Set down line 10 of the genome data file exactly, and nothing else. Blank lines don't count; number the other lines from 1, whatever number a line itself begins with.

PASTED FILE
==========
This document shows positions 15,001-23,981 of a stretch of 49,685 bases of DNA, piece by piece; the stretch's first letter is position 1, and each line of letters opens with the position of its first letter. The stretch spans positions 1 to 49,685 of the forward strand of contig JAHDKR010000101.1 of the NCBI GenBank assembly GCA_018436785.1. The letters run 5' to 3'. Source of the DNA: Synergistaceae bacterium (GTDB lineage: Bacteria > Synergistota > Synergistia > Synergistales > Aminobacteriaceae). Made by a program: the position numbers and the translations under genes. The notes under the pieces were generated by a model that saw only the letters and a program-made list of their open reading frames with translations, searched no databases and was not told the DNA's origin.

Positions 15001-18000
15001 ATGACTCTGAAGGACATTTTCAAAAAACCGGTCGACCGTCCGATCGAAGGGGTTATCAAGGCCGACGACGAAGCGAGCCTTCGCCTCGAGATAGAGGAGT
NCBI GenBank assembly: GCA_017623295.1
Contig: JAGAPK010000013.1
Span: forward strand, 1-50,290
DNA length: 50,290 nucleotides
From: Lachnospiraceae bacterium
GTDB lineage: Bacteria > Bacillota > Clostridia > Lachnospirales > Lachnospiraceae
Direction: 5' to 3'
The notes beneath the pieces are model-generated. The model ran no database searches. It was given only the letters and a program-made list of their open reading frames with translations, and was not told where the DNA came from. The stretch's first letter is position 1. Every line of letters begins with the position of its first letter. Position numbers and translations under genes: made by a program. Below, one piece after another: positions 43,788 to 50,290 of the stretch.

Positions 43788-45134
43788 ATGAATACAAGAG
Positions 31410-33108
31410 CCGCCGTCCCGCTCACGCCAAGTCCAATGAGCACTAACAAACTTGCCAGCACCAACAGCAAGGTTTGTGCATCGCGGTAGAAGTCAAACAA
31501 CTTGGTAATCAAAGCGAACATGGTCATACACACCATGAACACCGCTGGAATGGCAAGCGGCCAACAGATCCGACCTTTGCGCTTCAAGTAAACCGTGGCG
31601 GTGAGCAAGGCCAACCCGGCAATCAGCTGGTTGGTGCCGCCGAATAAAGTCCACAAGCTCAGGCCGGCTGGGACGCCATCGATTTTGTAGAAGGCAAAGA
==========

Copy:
Direction: 5' to 3'